Hamburg Area School Directors unanimously agreed on Nov. 21 to table a vote on giving tax assistance for a proposed warehouse/distribution center along Interstate 78 in Upper Bern Township.
School directors agreed to delay the vote until after Upper Bern Township Supervisors meet on Dec. 8.
The resolution before the board states that Hamburg Area school directors adopt the findings of the Upper Bern Supervisors, according to Russell Farbiarz, district solicitor.
“But what are the findings,” Farbiarz said. “The board is doing its due diligence (by delaying the vote). Don’t approve (the resolution) and read it later.”
The 1-million square foot project, which could provide up to 500 jobs, requires the approval of the Upper Bern Township Supervisors, Hamburg Area School Board and the Berks County Commissioners.
Andrew Mele, managing director of Trammell Crow Co., West Conshohocken, asked school directors in October to create a Local Economic Revitalization Tax Assistance (LERTA) program which would result in property taxes for the tenant being phased in over a 10-year period.
“A LERTA is needed as a competitive advantage to attract a tenant,” Mele previously stated. “Without the LERTA I don’t think they’ll come. Berks County’s tax structure is relatively high compared to neighboring counties.”
Two farmers, who oppose the LERTA, addressed school directors.
Alton Rohrbach, a dairy farmer from Perry Township, said that the tax break is not fair to farmers.
“Agriculture land is getting less all the time,” Rohrbach said. “These outfits are a dime a dozen. The services these places demand far outweigh the tax (benefits). Farmers don’t get breaks.”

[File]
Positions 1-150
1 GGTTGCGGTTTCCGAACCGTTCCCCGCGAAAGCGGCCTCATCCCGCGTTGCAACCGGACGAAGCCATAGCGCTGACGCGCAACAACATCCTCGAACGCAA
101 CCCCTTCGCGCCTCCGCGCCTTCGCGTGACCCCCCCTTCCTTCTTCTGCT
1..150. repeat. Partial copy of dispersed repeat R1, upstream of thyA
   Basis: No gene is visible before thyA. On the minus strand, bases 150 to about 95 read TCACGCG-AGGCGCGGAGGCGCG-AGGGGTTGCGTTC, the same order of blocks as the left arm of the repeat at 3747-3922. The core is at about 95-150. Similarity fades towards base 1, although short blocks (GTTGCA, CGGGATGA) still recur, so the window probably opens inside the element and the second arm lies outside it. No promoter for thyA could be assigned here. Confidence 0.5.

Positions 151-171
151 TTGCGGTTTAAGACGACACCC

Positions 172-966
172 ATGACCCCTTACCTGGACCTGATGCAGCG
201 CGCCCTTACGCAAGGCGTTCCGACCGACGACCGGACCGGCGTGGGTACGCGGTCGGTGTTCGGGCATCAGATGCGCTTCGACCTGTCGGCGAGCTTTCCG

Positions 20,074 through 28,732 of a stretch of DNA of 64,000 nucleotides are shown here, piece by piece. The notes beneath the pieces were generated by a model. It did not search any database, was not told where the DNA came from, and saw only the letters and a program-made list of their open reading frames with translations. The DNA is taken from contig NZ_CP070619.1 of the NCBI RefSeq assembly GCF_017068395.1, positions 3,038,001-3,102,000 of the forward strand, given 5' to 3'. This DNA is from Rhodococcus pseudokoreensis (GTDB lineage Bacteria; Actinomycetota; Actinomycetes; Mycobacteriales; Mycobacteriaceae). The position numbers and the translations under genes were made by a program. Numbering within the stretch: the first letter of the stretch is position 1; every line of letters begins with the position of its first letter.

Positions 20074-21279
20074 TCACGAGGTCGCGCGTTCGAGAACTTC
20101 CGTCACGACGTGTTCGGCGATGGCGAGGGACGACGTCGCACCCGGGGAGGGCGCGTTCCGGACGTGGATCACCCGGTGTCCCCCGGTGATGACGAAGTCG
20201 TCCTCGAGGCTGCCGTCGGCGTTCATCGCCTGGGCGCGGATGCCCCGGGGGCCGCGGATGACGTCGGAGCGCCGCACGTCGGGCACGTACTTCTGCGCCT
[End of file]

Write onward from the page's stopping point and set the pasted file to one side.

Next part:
William Palmer owns two farms, one in Upper Bern Township and one in Upper Tulpehocken Township, and is a Tulpehocken school director.
“It’s a form of corporate welfare,” Palmer said. “Tulpehocken has small businesses and farmers who support the school district and community. We don’t ask for a tax break. It’s not fair to give out a corporate check.”
Tax dollars coming to the district would be significant, according to Mele.
Taxes paid last year on the 90-acre properties totaled $19,000 with about $15,000 going to the school district, Mele previously said.
With a LERTA in place taxes in the first year would be $172,000 with the school district receiving about $127,000.
Over a 10-year period tax revenue would be $5.4 million as opposed to about $154,000 without the development.
Mele said that $1 million would be included for road improvements. Mountain Road would be widened and resurfaced from the interstate to the distribution center.
Roadwork would not include work on I-78 and the interchange.
School directors were divided on the project.
“This is a much better deal than Cabela’s was for us,” school director Todd Hummel said. “I’d rather give a tax break to a development right off 78 and broaden our tax base. If we don’t, more burden will fall on our residents’ shoulders.”
School director Lolly Lesher noted that Manderbach Ford and a Rutters convenience store recently moved into the district.
“We attract business,” Lesher said. “Having a company from out of state coming and not paying their fair share is not right.”
The next meeting of school directors is Monday, Dec. 5 at 6:30 p.m. in the James A. Gilmartin Community Room. This will a reorganization meeting.